The CMP Commissioner has urged citizens to assist the police in bringing back the delinquents to the right path
In the wake of a spate of juvenile crimes in the port city, the Chittagong Metropolitan Police (CMP) has urged the city dwellers to provide information about teen gangs and their patrons.
As part of the move, 145 beat cops under 16 police stations of the city will remain on duty from 4pm till 6pm on Saturday to collect the information from the public.
The newly-appointed CMP Commissioner Saleh Md Tanvir urged all citizens to help police provide correct information about the teen gangs and their patrons.
On a Facebook page “Hello Police Commissioner Chattogram Metropolitan Police-CMP”, the CMP Commissioner made the announcement Thursday.
The CMP Commissioner has urged citizens to assist the police in bringing back the delinquents to the right path.
Previously on September 7, Saleh Md Tanvir joined as the 30th Commissioner of Chittagong Metropolitan Police.
Soon after his joining, the CMP Commissioner issued a warning to the teen gangs and their patrons in the city.
He said that the patrons of teen gangs would not be spared.
Prof Dr Anupam Sen, renowned sociologist and vice-chancellor of Premier University, told the Dhaka Tribune that the influential persons who pull strings behind the scenes should be brought to book to curb juvenile delinquency.
“Usually the culture of impunity emboldens the criminals. So, the law enforcing agencies should nab the ‘Boro Bhais’ (Big Brothers) who are roping in the imprudent teenagers in the criminal acts,” said Dr Sen, adding that we must hold fast to our traditional family values to combat juvenile delinquency.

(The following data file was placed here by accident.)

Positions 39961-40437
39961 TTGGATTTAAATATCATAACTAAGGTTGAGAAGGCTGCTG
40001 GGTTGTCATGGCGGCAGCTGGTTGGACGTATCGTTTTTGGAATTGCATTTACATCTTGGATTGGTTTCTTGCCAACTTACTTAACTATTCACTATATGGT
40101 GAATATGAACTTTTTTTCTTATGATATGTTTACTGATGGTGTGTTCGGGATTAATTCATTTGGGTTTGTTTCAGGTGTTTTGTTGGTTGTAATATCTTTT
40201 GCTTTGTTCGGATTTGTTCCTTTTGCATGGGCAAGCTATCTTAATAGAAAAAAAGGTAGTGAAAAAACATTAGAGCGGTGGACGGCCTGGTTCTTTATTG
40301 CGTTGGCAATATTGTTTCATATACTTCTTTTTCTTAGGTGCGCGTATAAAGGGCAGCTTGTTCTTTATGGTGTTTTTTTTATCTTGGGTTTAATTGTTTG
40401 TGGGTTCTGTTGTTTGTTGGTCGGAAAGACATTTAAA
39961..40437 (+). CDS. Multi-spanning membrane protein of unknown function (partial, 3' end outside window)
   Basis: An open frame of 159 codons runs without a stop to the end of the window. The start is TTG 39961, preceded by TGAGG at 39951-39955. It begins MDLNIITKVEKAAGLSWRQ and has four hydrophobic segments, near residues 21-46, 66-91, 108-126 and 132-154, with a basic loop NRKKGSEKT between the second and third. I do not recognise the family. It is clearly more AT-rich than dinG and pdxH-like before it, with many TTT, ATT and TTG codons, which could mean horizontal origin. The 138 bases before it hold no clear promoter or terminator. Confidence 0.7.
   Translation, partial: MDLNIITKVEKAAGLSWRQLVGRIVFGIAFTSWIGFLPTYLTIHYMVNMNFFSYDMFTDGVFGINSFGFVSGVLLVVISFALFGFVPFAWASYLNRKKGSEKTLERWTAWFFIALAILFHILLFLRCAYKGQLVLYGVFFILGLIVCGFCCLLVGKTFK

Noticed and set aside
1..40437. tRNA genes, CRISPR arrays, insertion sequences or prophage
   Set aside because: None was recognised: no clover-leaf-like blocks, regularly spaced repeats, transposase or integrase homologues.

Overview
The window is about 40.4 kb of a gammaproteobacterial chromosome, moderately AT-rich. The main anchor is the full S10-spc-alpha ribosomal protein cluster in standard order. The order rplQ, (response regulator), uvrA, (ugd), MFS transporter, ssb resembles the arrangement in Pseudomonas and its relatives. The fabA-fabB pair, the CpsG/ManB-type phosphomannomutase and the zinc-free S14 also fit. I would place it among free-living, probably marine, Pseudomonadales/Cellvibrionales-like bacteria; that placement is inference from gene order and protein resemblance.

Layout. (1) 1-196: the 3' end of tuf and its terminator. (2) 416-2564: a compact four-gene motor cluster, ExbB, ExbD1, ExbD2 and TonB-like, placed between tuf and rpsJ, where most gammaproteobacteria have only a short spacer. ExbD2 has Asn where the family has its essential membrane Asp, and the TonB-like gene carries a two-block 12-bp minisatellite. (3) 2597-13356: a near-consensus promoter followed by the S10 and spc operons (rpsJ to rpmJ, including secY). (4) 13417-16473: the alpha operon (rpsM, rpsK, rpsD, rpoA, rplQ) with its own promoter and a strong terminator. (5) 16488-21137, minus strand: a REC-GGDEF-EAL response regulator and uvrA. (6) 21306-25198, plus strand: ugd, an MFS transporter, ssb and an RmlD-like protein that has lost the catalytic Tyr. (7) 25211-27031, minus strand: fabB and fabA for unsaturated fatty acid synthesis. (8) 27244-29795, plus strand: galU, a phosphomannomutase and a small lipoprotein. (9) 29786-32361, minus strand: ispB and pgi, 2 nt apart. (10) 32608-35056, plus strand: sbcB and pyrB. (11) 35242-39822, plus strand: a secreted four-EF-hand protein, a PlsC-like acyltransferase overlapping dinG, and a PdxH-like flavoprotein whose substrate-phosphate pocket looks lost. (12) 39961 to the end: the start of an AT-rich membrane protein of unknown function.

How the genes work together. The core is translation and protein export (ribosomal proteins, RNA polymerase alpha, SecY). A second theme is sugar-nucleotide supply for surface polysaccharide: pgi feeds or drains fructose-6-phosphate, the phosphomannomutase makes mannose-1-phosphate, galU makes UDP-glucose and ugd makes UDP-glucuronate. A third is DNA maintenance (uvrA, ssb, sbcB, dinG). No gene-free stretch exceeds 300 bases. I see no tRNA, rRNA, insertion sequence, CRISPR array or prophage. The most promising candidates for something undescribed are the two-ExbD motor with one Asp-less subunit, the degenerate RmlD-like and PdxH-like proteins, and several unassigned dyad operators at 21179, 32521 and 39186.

Afzal Hossain, associate professor of the psychology department at Chittagong University, said: “Sometimes these teenagers use firearms for committing crimes. Now the question is how a teenager can manage firearms. The young persons are usually unaware of the consequences of a criminal act. The delinquent acts are often committed under the direct and indirect patronization of influential persons,” said the psychologist.
By definition, juvenile delinquents are minors, usually defined as being between the ages of 10 and 18, who have committed some acts that violate the law. These acts are not called “crimes” as they are used for the adults. Rather, the crimes committed by minors are called “delinquent acts.”
According to the sociologists and the psychologists, lack of parental guidance, fragile family bonds, moral degradation, a false sense of heroism, the culture of impunity, peer pressure, substance abuse and disadvantaged socioeconomic status all contribute to growing incidents of juvenile delinquency.